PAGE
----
Will we recognize other life if we find it?
By Amanda Jermyn



Last month I wrote about the search for life elsewhere in the universe, but if we’re lucky enough to find life somewhere out there, will we recognize it as such? Here on Earth we think we know life when we see it, but what exactly is it? Living organisms are usually defined as having the capacity to grow, reproduce, respond to stimuli, and adapt to their environment over successive generations. Even here on Earth life takes many strange forms and thrives in environments once thought inhospitable, so in worlds beyond our own, might there be untold ways of creating life as we’ve never known it?

While carbon, oxygen, nitrogen, hydrogen, sulfur and phosphorus are thought to be essential for forming the kind of life we have here on Earth, alien life might be made from different combinations of molecules. For instance, it has been suggested that alien life could be silicon-based because silicon is an abundant element that, like carbon, supports bonding with up to three other atoms, which is important for making complex molecules like those required for life.

DNA, the blueprint of life, is made up of four chemical components called nucleotide bases, known as A, C, G and T, the combination of which determines the kind of life produced. Recently, however, researchers have created a new type of DNA with eight nucleotide bases, four natural and four artificial. The four new bases that don’t exist in nature fit neatly into DNA’s double helix, so enzymes can read them as easily as natural bases in order to make molecules. The fact that we’ve been able to create this new kind of DNA suggests that four based DNA may not be the only kind of DNA able to support life. The chemistry of life might well be profoundly different elsewhere in the universe.

One factor to consider in the search for life is that it takes a very long time for life forms to develop. Cosmologist George Gamow once said: “It took less than an hour to make the atoms, a few hundred million years to make the stars and planets, but five billion years to make man!” In fact, it is thought that it took about a billion years after Earth’s formation for the first microscopic life forms to appear, and another three billion for large, multicellular creatures to develop. So, in our search for life, we should forget about hot blue giant stars that would burn out way too fast, and rather focus on planets orbiting red dwarfs or main sequence stars like our Sun that are around for long enough to allow life to develop.

Astronomers employ both ground-based and space telescopes to detect radio, infrared and optical light emissions from exoplanets that could be indicators of life, known as biosignatures. Light in certain wavelengths indicates the presence of specific gases that could be such biosignatures. For instance, here on Earth plants produce oxygen as a byproduct of photosynthesis, and animals and plants give off methane gas. When both these gases are present in a planet’s atmosphere they destroy each other, so detecting signatures of both on a particular planet would mean there must be a source of replenishment, possibly some form of life.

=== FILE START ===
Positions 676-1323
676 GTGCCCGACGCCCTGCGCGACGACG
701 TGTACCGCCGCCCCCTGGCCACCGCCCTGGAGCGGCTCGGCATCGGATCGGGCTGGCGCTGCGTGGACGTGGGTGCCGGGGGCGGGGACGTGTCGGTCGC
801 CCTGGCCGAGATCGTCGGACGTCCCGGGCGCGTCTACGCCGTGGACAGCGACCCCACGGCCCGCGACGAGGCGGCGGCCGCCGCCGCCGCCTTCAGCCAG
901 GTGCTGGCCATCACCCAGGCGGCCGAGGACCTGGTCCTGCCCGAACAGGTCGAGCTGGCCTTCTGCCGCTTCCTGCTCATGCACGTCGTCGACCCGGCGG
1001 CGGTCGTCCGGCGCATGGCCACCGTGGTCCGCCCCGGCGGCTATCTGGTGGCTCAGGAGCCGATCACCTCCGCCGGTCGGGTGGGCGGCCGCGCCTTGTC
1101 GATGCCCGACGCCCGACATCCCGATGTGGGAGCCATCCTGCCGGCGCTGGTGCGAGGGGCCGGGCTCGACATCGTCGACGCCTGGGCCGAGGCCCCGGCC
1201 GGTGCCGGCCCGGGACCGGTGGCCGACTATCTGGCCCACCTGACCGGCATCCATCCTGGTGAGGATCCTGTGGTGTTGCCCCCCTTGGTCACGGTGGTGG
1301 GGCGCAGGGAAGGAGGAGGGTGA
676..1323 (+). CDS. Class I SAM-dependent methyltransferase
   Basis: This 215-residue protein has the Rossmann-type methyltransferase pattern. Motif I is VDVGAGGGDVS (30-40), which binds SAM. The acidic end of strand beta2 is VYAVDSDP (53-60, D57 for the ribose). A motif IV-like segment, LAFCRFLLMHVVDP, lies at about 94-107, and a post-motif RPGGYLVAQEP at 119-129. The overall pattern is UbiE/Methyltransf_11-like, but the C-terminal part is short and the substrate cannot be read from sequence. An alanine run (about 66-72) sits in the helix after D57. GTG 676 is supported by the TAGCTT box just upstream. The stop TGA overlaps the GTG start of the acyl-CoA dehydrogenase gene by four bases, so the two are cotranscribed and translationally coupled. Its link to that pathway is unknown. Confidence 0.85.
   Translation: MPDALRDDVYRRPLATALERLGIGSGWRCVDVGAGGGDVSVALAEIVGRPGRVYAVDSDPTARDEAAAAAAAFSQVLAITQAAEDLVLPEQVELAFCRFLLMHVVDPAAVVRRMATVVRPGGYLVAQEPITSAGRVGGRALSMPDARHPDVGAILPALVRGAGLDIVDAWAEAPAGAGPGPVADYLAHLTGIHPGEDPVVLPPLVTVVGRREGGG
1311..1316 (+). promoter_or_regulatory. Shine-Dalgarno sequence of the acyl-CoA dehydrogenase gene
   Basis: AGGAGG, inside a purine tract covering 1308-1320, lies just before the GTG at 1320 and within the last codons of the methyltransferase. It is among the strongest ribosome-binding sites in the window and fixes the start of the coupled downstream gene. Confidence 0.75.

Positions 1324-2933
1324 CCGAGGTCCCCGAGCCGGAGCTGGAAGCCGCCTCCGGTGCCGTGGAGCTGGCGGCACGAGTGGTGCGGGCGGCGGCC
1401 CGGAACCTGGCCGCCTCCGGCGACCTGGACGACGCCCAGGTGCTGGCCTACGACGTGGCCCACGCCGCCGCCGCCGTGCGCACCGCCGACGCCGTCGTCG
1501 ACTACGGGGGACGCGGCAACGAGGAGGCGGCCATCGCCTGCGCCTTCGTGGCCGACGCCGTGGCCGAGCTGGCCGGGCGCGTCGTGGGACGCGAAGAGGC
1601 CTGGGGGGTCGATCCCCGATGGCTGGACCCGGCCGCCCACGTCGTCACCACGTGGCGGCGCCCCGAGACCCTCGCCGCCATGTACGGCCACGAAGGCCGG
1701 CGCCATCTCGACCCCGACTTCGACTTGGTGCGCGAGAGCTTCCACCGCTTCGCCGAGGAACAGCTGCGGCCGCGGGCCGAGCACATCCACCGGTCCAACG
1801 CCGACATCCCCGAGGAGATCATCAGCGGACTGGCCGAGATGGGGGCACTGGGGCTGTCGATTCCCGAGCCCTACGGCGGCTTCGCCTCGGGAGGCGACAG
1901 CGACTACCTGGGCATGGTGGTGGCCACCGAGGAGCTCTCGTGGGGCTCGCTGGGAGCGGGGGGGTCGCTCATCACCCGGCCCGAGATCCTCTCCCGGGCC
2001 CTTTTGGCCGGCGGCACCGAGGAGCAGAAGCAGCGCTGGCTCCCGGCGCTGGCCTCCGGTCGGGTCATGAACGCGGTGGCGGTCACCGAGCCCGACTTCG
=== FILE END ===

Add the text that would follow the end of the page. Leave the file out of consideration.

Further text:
Primitive life forms would probably be harder to detect than more advanced civilizations that, in addition to biosignatures, emit “technosignatures,” such as repetitive radio signals or polluting gases. And of course, life elsewhere might take different forms from those here on Earth and produce very different signatures.

The universe is unimaginably vast, with so many stars whose planets could potentially harbor life. However, with so many places to look, and the long time it takes for light and radio signals to reach us even from nearby stars, the task is daunting. Unless we get extraordinarily lucky, detecting signs of alien life will not be easy.

Looking within our own solar system might prove more promising in the short term. Saturn’s moon Titan has a water ocean, a nitrogen atmosphere and methane rivers and lakes, all possible ingredients for life. Jupiter’s moon, Europa, and Saturn’s moon, Enceladus, both have water oceans under ice. Mars has methane emissions, and recently, a liquid water lake was discovered under its southern ice cap, making it a prime candidate right on our celestial doorstep. With several current missions to Mars and more in the works, the red planet seems the most promising target in the search for life. Finding even the tiniest, most primitive alien life form would be both thrilling and life-changing. I would so like to be around when it happens.

Join the Springfield Stars Club on Tuesday, April 23rd at 7:00pm at the Springfield Science Museum for a talk by Dr. David Wexler on “A Taste of Space Physics,” an introduction to how we study space within the solar system by direct and remote sensing. The talk will also address how data from spacecraft helps build the general principles applied to deep-space astronomy. A graduate of Stanford University Medical School, Dr. Wexler is an ear, nose and throat specialist at Baystate Wing Hospital in Palmer. He has a Master’s degree in astronomy, is currently a PhD candidate, and participates in solar research at MIT’s Haystack Observatory. Refreshments will be served, and the public is welcome. The meeting is free of charge for members, with a suggested donation of $2 per non-member.

Also, on Friday, May 3rd at 7:30pm, the Stars Club and the Springfield Science Museum will host “Stars over Springfield,” an astronomy adventure for the whole family. To celebrate the upcoming 50th anniversary of Neil Armstrong’s first step on the moon Richard Sanderson and Ed Faits will give a talk on “Apollo 11: A look back at humanity’s greatest achievement.” A fee of $3 for adults and $2 for children under 18 will be charged.